We lead with hope

We lead with Jesus

 

We lead with hope

We lead with Jesus

 

We lead with hope

We lead with Jesus

 

God Of Peace

“In Judah God is known; His name is great in Israel.  In Salem also is His tabernacle, and His dwelling place in Zion. There He broke the arrows of the bow, the shield and sword of battle.

Selah  Psalm 76:1–3

Psalm seventy is another of the psalms of Asaph and it celebrates God’s judgement and wrath as it’s directed against the violent oppressor. 

While far more poetic and cultured Asaph’s verses remind me of the boastful comparisons often made by little boys when talking about how strong and capable their fathers are when it comes to protecting and providing for their families. It doesn’t matter how big the challenge is my daddy is big enough, strong enough, smart enough to meet it and overcome it. 

There is however one big difference.  The boasts of little boys exaggerate the capabilities of their fathers because in their immaturity children don’t yet appreciate how big the problems are and how limited their fathers really are. 

But Asaph was not a little boy. He was a grown man living among warriors and mighty men in a land frequently touched by violence and death. His understanding may not be perfect but it was not that of the immature variety possessed by the little boys. 

At the same time Asaph’s boasts regarding God’s ability to face any oppressor fall short of describing the most important of God’s attributes. You see, like every good father, the ability to defend and protect, while being important, isn’t the attribute most prized by those who know and love them. It’s God’s care, loving kindness and tenderness to his friends and children that are most valued.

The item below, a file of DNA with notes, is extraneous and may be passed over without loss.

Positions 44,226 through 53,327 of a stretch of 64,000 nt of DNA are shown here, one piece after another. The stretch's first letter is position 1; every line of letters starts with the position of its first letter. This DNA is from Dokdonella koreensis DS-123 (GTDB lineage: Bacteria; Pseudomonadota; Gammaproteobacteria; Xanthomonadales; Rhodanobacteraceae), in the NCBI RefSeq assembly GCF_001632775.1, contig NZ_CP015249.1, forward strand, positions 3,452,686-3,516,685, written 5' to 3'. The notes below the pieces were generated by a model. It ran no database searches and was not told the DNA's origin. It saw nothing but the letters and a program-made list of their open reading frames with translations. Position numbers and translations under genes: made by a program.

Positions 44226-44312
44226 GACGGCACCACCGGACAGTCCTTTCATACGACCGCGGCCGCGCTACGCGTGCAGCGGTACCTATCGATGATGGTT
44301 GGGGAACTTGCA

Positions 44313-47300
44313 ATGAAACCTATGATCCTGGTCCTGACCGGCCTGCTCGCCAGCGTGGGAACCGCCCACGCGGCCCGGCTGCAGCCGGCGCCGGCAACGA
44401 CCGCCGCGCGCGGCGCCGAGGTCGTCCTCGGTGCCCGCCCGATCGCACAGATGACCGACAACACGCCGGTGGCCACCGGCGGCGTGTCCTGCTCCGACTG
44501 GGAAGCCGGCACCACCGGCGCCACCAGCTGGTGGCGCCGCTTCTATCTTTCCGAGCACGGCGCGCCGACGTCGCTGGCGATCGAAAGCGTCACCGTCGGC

In this sin filled world far too often God has to step in as defender and judge but I believe the roles he prefers to play in our lives as our Heavenly Father are that of provider, nurturer, teacher, healer, and blesser.

This is what Christ’s earthly life and ministry reveals. Only rarely did Jesus do anything in anger. In less than a handful of instances did Jesus assert himself as a judge. Sin has forced him at times to act in judgment and wrath but this is not the role he prefers for himself and he is working to bring the time of sin, oppression and judgment to an end. 

I praise God that he is able to meet and overcome the violence of this world, and I praise him more that he is not a God of violence. Rather he is a God of love and peace. I look forward to living in his kingdom of peace when at last the violence of this world is ended. 

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